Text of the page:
Rm /etc/services /etc/protocols

I have an old router and I would like to keep few kibibytes and I need to know which auxiliary files can I delete from image. I already removed /etc/banner and now I want to remove /etc/services and
/etc/protocols. They both have 5.6 kb and even after lzma compression still have quite a lot.

Is it safe to remove the /etc/protocols and the /etc/services?
What can be affected?

programs can do a getportbyname() sockets call in their code in order to understand what port they should use. For example, a POP3 email daemon would do a getportbyname (POP3) in order to retrieve the number 110 that POP3 runs on.

the uhttpd and dropbear uses port from config and they don't use the protocols mapping file but what about others?

As far I see the only program that uses them is iptables where I can use these alisases

nfs-server uses /etc/services via rpcbind or portmap.

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Current compression is xz on images, so the space occupied in the squashfs image is quite small.

  • package/base-files/files/etc/services -- 3073 bytes uncompressed ~ 1140 compressed
  • package/base-files/files/etc/protocols -- 2541 bytes uncompressed ~ 1420 compressed

If you're fighting for 5 kB, I think you've got bigger problems.

For a system to be functional, you really need ~200 kB or more free in the overlay file system.

Have you already built from source (build system) or assembled from packages (image builder) your own image?

(Removing files/packages from pre-built ROMs doesn't recover any space, and actually uses a few bytes to "delete" them.)


thank you,
yes I know that this is only about two kibibytes but even them will may be useful for me. I'll store a lot of data in /tmp folder and the more RAM will be available then better to me.
Anyway I even more interested why do we need this files at all.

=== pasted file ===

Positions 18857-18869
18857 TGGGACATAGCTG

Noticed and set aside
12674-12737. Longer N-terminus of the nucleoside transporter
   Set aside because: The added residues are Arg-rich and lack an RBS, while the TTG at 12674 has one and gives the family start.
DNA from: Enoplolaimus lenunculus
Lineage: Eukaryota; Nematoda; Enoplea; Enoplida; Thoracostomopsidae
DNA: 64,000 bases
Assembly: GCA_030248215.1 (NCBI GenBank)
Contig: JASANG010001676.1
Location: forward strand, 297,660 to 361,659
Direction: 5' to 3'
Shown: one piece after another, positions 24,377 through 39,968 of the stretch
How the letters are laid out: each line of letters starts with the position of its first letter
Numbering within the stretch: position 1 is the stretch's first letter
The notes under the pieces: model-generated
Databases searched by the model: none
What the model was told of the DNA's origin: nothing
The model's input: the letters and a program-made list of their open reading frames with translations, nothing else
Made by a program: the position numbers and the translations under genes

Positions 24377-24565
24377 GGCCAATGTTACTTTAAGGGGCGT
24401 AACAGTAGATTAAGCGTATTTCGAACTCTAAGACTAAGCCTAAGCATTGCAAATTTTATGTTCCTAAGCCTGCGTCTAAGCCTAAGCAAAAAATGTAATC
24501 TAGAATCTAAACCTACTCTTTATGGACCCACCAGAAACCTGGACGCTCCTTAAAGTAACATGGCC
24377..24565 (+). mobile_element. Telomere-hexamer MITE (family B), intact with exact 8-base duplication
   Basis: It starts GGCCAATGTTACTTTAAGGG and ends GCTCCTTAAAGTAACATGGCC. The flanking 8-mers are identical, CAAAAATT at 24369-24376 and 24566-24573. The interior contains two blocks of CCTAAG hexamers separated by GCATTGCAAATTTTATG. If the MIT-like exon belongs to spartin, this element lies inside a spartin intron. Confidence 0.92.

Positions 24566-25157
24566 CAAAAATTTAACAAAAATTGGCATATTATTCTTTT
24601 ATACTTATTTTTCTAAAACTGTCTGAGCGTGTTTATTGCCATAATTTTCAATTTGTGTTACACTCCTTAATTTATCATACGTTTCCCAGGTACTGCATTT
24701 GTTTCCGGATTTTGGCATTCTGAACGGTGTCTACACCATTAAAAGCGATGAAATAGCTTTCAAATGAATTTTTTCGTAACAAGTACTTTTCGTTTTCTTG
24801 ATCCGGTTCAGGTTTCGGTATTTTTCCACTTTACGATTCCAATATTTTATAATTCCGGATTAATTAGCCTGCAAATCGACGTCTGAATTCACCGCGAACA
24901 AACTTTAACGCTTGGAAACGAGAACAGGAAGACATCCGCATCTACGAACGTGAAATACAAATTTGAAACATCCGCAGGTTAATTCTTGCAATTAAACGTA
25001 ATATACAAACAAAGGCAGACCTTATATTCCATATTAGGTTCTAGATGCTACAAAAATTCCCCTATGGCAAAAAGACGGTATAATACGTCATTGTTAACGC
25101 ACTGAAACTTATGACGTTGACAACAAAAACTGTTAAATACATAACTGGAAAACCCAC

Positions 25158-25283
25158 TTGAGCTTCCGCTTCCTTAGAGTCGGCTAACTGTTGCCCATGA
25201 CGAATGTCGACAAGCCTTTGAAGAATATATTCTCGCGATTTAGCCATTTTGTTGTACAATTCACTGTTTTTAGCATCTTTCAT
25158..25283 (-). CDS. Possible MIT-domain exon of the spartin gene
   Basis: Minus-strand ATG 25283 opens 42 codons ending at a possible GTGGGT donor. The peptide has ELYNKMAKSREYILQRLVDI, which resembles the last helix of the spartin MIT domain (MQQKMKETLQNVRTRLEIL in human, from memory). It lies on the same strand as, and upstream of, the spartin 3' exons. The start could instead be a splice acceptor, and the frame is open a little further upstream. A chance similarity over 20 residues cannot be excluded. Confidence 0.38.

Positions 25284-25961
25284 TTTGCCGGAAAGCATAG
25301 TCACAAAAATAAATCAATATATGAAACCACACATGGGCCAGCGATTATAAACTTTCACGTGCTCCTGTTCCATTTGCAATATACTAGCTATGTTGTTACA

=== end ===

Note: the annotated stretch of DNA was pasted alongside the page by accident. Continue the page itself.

BTW, squashfs uses lzma compression but is any chance to have the lzma compressor and decompressor as a regular command line tool? Or at least some liblzma so I can use it in my programm?
Also I wondered that OpenWrt contains bz2 decompressor but doesn't have bz2 compressor.
For me it's not clear who needs bz2 and why wasn't added bz2 compressor because I guess it will share almost the same code as decompressor and not a big overhead for space

https://openwrt.org/docs/guide-user/additional-software/saving_space may be valuable for you. I think there are some similar pages, but couldn't immediately find the links.

You can't really modify the ROM squashfs image on the running device in any sane manner that I know of. It really has to be built on a build machine.

The compression and decompression command-line utilities are available as packages, which can be build into your ROM.

Either gzip or lzma compression here is basically the same; 1104 and 1356 bytes (gzip), 1094 and 1376 bytes (lzma)

xz compression is available, from include/image.mk

SQUASHFSOPT += -p '/dev d 755 0 0' -p '/dev/console c 600 0 0 5 1'
LZMA_XZ_OPTIONS := -Xpreset 9 -Xe -Xlc 0 -Xlp 2 -Xpb 2
  ifneq ($(filter arm x86 powerpc sparc,$(LINUX_KARCH)),)
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This page should cover all space saving measures. Other pages might exists, but don't contain more than this page.

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The folder /tmp uses RAM; and is not persistent after reboot and power cycles.

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Answering myself: the /etc/services file isn't really needed and can be (almost safely) removed.
It's used by getservbyname() but in fact the function is called only by inetd, nc, tcpudp, and telnet client when they using protocol names instead of ports.

Changing the file is also useless idea. For example in Termux which is a Linux emulator/wrapping layer for Android they do really need to change telnet port to 8023 for telnetd because 23 needs for a root permissions.
But they have to patch all software instead of changing the /etc/services. Why?
Because telnet client also reads it and if you change telnet port to 8023 then it won't be able to connect to others servers.

So you can add new entries into the /etc/services but you must not change any existing lines.

But the /etc/protocols may be not so safe to remove because it may be used by firewall

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